This week I’m reviewing H.W. Brand’s biography of Ulysses S. Grant who, unfairly, is the US President most closely associated with booze. Figuring out what Grant actually drank, however, is a bit difficult. One clue comes from this famous, almost certainly apocryphal account:
After the failure of his first experimental explorations around Vicksburg, a committee of abolition war managers waited upon the President and demanded the General’s removal, on the false charge that he was a whiskey drinker, and little better than a common drunkard. “Ah!” exclaimed Honest Old Abe, “you surprise me, gentlemen. But can you tell me where he gets his whiskey?” “We cannot, Mr. President. But why do you desire to know?” “Because, if I can only find out, I will send a barrel of this wonderful whiskey to every general in the army.”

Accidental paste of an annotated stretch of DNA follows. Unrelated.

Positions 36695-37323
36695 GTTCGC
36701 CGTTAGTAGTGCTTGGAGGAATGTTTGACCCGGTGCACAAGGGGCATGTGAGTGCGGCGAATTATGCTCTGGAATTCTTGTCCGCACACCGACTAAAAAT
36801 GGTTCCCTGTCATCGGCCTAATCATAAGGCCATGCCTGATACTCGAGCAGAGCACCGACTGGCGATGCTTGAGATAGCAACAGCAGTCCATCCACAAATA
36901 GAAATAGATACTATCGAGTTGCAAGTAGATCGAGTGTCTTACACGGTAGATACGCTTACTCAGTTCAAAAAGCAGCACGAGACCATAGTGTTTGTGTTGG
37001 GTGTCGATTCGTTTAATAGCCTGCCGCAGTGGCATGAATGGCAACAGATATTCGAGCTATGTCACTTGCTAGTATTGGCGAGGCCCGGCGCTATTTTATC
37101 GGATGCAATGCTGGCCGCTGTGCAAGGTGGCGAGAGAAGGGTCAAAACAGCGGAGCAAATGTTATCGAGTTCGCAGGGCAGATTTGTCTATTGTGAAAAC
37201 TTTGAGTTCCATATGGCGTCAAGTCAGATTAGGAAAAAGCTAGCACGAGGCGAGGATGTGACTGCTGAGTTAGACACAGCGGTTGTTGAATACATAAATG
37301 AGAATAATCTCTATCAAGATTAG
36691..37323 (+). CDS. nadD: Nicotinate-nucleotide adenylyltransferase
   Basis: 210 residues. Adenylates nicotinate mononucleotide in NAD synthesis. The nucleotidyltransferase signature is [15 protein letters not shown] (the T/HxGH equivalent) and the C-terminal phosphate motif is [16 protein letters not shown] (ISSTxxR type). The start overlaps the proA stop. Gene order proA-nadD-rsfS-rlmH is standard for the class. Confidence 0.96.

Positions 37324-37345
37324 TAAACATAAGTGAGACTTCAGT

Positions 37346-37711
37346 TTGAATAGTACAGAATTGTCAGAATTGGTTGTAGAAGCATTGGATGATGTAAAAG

Yeah so that sounds too good to be true, and it probably is. Another dubious claim is that the General favored Old Crow Bourbon, which you can still sip to this day. Old Crow has a fascinating history featuring the hallmarks of any good American story: bankruptcy, mad doctors, and sour mash. In summary, Dr. James Crow, a failed physician, fled to Kentucky in 1823, learned the science of distilling, and went to work. I found this wonderful pictorial of Old Crow’s home distillery, which was abandoned in 1987 when the company was bought out by Jim Bean. Spooky but beautiful.
While Old Crow’s history is well substantiated, its ties to President Grant are less so. In this superbly well-researched spirit history, researcher Jack Sullivan determined that the claim is based on a single source who recounted that Grant slammed down a goblet of Crow outside Vicksburg. Good enough for Old Crow’s PR people, who quickly incorporated Grant (as well as Sam Houston and Daniel Webster) into their advertisements.